The words “fungus” and “bacteria” may not make your mouth water, but they should. They’re the gateways to fermentation, which gives us bread, coffee, miso, chocolate, beer, kimchi, wine, cheese, soy sauce, and other forms of dear-god deliciousness. And right now, no fungus is hotter than Japanese koji—rice grains cultured with Aspergillus oryzae.
“It’s a sweet, funky marinade that tenderizes and intensifies with umami,” says Michael Vera, owner of West Coast Koji (WCK), a company he created during the pandemic. Using some Home Depot racks, he set up a fermenting system in the living room of his North Park apartment, much to his wife’s dismay. “[She] was not happy with the state of our apartment for a very long time. It was a huge laboratory full of funky stuff.”
Now he sells his koji to Michelin-star restaurants like Jeune et Jolie and Rustic Canyon, plus Juniper & Ivy and Consortium Holdings. Koji is famous for its umami-cranking transformation of proteins, and diners can taste WCK’s effect in dishes like the duck breast at Matsu in Oceanside. Anyone can buy dried koji at Asian grocers, but WCK’s is fresh and rare. There are probably only 10 commercial koji producers in the US, which makes his delicious fuzz business a boon for local cooks.
“I was a cook at Jeune et Jolie,” Vera explains. “I’ve always tinkered with fermentation. I made misos at home. When the pandemic hit, I needed a way to make money. I did simple lacto ferments like kimchi and pickles. But then I made the koji, sold it to friends and gave it away. The feedback was great.”
WCK uses the koji to make its own small-batch fermented products—like miso and shoyu (soy sauce). “It’s interesting to think that most people have never tasted real soy sauce,” he says. “The commercial ones are great, but they use chemicals to speed up the process so that it’s ready in two weeks. Real shoyu takes four to six months. It develops a flavor that’s completely different—lighter, sweeter, more balanced with acidity and umami.”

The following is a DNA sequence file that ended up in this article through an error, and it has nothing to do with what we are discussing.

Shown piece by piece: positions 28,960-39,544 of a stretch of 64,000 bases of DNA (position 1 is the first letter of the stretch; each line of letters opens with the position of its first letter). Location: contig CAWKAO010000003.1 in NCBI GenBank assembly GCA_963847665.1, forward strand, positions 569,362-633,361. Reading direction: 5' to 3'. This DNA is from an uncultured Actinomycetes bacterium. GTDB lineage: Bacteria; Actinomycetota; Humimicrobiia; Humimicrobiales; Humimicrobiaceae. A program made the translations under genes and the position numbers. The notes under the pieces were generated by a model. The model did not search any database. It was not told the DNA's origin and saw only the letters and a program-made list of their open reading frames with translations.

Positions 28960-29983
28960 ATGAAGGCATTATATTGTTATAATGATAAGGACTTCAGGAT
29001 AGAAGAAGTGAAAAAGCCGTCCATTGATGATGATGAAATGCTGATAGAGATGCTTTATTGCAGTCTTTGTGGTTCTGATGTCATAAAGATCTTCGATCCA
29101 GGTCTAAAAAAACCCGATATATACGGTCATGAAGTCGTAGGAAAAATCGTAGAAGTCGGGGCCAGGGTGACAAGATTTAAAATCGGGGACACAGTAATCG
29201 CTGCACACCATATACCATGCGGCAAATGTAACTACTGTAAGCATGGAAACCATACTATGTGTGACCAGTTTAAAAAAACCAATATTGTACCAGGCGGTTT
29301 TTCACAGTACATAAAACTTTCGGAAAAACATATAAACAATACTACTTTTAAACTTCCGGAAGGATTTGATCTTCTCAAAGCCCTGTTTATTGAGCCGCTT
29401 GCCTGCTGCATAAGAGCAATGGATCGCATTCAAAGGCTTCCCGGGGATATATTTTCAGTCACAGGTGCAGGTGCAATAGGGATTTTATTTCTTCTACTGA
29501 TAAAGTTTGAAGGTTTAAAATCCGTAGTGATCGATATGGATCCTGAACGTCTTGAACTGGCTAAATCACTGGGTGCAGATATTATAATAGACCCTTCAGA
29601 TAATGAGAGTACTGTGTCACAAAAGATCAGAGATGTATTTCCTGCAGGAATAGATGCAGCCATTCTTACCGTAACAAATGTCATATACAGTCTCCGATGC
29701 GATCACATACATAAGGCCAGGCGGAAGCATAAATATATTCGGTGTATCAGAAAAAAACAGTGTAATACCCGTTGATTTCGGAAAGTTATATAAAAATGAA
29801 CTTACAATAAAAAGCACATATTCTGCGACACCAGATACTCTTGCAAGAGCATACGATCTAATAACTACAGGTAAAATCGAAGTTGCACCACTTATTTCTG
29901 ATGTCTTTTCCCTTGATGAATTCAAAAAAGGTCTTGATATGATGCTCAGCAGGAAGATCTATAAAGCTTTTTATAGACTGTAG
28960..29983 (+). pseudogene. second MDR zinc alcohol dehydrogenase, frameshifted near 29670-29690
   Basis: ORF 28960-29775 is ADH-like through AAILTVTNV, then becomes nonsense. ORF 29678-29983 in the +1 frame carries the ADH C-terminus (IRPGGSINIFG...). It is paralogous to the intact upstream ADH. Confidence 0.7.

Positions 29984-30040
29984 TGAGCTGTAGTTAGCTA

There is poetic justice when the hottest new thing in food is ancient science.
North Park Is for Lovers
When Bar Pink closed, a quality chunk of North Park’s soul went with it. Co-owned by John Reis (lead singer for one of San Diego’s greatest-ever bands, Rocket from the Crypt) and Dang Nguyen, it was a shadowy, cavernous dive that music lovers flocked to for atomic-strength pours, red vinyl booths, and $2 Tecates. Locals worry when a place like this is lost. We worry the memories of that room will fall into the hands of people who don’t know the history, or who can’t be bothered with silly things like “roots” or neighborly wants and desires.
But sometimes things work out. North Park is getting Part Time Lover—a Consortium Holdings hi-fi listening bar and record store. CH founder and owner Arsalun Tafazoli says he’s making it a point to “pay homage to the space’s roots in local music, while expanding and opening people up to new music,” and he’s bringing along Nguyen as manager, The Casbah owner Tim Mays as part-time DJ booker, and Folk Arts Rare Records as vinyl curator. That is…a team.
Record collectors are welcome to come spin their favorites. Much like he did at Starlite, Mays will tap touring musicians to take the wheel on certain nights. “This is about realizing the potential in the simple act of sharing amazing music, rooted in our philosophy of patient listening, discovery, open-mindedness, and free-spirited creativity,” says Brendan Boyle, owner of Folk Arts, which is also one of the oldest record stores in America.
In addition to a state-of-the-art sound system built by Chicago-based Uncanned Music, the space will sport an east-meets-west design inspired by the Prairie School aesthetic, which influenced Frank Lloyd Wright and was rooted in kissaten (small cafés in Tokyo where DJs would spin vinyl). It’ll be coffee-and-cocktails up front (focusing on Japanese highballs), record store in the back—a mullet of local culture. Most drinks will be cold and carbonated, like the In Kaiju, a neon green concoction made with Japanese vermouth, aquavit, lemon, and sparkling water, served in a frozen highball glass.
Still, everyone involved maintains that the emphasis is affordability and accessibility. So not to worry, North Park purists and dive bar enthusiasts. You’re in capable hands.